A view in Clapham village
|OS grid reference|
|• London||213 mi (343 km) south-east|
|Sovereign state||United Kingdom|
Clapham is a village in the civil parish of Clapham cum Newby in the Craven district of North Yorkshire, England. It was previously in the West Riding of Yorkshire. It lies within the Yorkshire Dales National Park, 6 miles (10 km) north-west of Settle, and just off the A65 road.
The church of St James in Clapham was founded in Norman times, and originally dedicated to St Michael. It is mentioned in records dating back to 1160. The village and church were burned during a Scottish raid following the Battle of Bannockburn in the early 14th century. The church tower was probably erected following this incident, but the rest of the church dates from the 19th century.
In the 14th century John de Clapham, who took his surname from the village, was a supporter of the Earl of Warwick and lived at Clapdale Castle.His descendants took part in the Wars of the Roses on the side of the House of Lancaster.
Since the 18th century Clapham has been home to the Farrer family who established their Ingleborough estate. The family owns, and is responsible for, much of the land, walls, woods, fields and moors of the village, surrounding countryside and farms.
Electricity has been generated on the Ingleborough estate since 1893. There is an operating water turbine-powered generator at the top of the village next to the waterfall. It was installed in 1948. Originally it supplied the church, Ingleborough Hall, Home Farm and 13 street lights. There is another turbine in the sawmill which is in use although it is now helped by an electric motor when the larger saw is in use.
In August 1947 the Trow Ghyll skeleton was discovered in a cave above the village.
Clapham is situated at the base of Ingleborough mountain, one of Yorkshire's "Three Peaks" – Ingleborough, Whernside and Pen-y-ghent – and is a starting point for its ascent.
Running through the village is Clapham Beck, fed from Fell Beck which starts on the slopes of Ingleborough and sinks into Gaping Gill, England's highest waterfall, where Fell Beck drops 110 metres vertically into a pothole, and exits via Ingleborough Cave into Clapham Beck. The beck feeds into the River Lune via the River Wenning. The beck is crossed by four bridges in the village (two footbridges: Brokken Bridge and Mafeking Bridge, and two road bridges).
Above the village is a man-made lake built and expanded in the 19th century. This provided pressure for the water turbines and the drinking water supply, while the outflow fed an artificial waterfall at the top of the village.
Clapham lies on the Craven Fault zone, a complex geological fault which marks the division of the sandstone rocks of the Bowland area and the limestone of the Ingleborough area. However, the valley of Clapham Beck has cut through the limestone and into the underlying Ordovician basement rocks which produce soils that are acid, not alkaline like those on the limestone. This is beneficial to the many species of rhododendron planted along Clapdale and which would suffer in alkaline soils.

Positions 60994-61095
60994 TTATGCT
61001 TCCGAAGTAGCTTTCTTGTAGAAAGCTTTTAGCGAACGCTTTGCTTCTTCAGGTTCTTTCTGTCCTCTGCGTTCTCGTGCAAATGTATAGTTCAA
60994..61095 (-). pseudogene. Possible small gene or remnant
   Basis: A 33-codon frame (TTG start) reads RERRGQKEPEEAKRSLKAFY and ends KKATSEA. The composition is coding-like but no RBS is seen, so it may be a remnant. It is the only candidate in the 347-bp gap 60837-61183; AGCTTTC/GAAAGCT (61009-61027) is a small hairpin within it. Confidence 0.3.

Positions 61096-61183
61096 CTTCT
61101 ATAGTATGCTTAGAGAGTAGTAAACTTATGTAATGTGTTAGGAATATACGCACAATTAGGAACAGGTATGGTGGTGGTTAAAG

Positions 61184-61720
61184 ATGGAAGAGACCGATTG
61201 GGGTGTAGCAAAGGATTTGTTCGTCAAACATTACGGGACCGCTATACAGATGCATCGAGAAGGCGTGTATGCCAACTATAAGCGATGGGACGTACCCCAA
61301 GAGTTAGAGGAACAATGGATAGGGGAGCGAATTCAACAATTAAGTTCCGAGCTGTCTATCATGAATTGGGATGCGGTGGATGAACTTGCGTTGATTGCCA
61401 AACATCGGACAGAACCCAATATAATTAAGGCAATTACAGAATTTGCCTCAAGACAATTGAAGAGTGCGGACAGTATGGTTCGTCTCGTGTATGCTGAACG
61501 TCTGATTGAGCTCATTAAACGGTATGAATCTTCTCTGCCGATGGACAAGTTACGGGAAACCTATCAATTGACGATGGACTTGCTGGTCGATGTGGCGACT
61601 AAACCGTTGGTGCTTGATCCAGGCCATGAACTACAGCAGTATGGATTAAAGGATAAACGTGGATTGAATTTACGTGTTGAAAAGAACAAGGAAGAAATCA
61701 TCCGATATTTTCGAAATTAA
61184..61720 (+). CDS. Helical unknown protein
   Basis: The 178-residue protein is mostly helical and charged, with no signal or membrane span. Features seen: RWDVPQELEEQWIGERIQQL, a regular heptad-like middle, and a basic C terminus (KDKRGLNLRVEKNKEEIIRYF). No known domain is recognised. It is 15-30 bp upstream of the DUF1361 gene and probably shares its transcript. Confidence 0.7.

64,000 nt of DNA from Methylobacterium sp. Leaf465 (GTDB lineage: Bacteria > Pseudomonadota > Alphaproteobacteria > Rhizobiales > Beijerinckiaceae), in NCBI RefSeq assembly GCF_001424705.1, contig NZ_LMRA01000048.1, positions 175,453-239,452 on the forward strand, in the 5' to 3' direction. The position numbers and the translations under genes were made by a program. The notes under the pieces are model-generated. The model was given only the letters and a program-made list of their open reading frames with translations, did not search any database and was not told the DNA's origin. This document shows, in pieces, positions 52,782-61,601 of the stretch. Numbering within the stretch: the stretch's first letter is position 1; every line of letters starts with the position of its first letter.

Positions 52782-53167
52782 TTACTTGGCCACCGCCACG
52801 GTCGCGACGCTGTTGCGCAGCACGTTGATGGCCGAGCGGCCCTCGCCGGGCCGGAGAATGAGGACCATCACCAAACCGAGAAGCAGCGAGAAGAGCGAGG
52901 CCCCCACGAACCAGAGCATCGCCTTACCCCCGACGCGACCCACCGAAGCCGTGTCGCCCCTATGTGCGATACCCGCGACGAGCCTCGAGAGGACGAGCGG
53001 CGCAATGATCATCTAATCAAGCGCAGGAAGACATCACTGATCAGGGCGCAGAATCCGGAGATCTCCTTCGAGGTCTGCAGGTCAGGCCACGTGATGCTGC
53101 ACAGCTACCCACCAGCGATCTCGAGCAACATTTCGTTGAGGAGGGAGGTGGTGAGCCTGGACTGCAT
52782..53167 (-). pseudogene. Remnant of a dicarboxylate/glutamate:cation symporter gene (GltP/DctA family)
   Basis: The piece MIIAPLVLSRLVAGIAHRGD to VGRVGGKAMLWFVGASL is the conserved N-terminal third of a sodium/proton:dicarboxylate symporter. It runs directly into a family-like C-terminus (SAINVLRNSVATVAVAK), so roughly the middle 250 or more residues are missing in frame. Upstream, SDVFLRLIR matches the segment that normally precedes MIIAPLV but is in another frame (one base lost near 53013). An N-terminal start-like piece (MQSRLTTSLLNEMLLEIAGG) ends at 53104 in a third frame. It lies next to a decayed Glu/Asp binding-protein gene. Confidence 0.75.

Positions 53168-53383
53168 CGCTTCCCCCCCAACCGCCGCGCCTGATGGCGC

The village contains a village hall, the New Inn public house, a community-run shop, a small number of businesses, guest houses, and Ingleborough Hall outdoor education centre. Clapham used to have a CofE Primary School which closed in July 2020.
From 1939 until 2000 The Dalesman magazine was based in the village.
The car park is run by the Yorkshire Dales National Park, with fees going directly to it.
Ingleborough Cave is a show cave open to the public, accessed through the grounds of the Ingleborough Estate. Beyond the show cave a path continues through the gorge of Trow Gill to the well-known vertical pothole Gaping Gill. Local caving clubs set up a winch down Gaping Gill during the Spring and August bank holidays, when it is open to the public.
The Cave Rescue Organisation, which serves people and animals above and below ground across a wide area of the Dales, is based in the village.
The village is served by Clapham railway station which is situated 1 mile (1.6 km) south-west of the village.
The notable botanist Reginald Farrer (1880–1920)was brought up in Clapham. He collected many species of rhododendrons, shrubs and alpines in China, Tibet and Upper Burma between 1914 and 1920. Many of these were planted on the estate by Farrer. In some places he fired seeds at cliff faces from a shotgun, to give a ‘natural’ spread to his rock plants. In 2015 Historic England commissioned a measured survey and analytical assessment of the fabric, layout and history of Farrer's Clapham garden to inform the future repair and management of the site.
The Yorkshire Dales is an upland area of the Pennines in the historic county of Yorkshire, England, most of it in the Yorkshire Dales National Park created in 1954.
The mountains of Whernside, Ingleborough and Pen-y-ghent are collectively known as the Three Peaks. The peaks, which form part of the Pennine range, encircle the head of the valley of the River Ribble in the Yorkshire Dales National Park in the North of England.
Ingleborough is the second-highest mountain in the Yorkshire Dales, England. It is one of the Yorkshire Three Peaks, and is frequently climbed as part of the Three Peaks walk. A large part of Ingleborough is designated as a Site of Special Scientific Interest and National Nature Reserve and is the home of a new joint project, Wild Ingleborough, with aims to improve the landscape for wildlife and people.
Gaping Gill is a natural cave in North Yorkshire, England. It is one of the unmistakable landmarks on the southern slopes of Ingleborough – a 98-metre (322 ft) deep pothole with the stream Fell Beck flowing into it. After falling through one of the largest known underground chambers in Britain, the water disappears into the bouldery floor and eventually resurges adjacent to Ingleborough Cave.
Cautley Spout is England's highest (cascade) waterfall above ground.. The broken cascade of falls tumbles a total of 650 feet down a cliff face at the head of a wild and bleak glacial valley that comes down from a high plateau called The Calf. It is located in the Howgill Fells, traditionally in the West Riding of Yorkshire but now in Cumbria on the western edge of the Yorkshire Dales National Park. The waterfall is just north of Sedbergh. This fall is one of the few cascade falls in England; most are either tiered or plunge falls.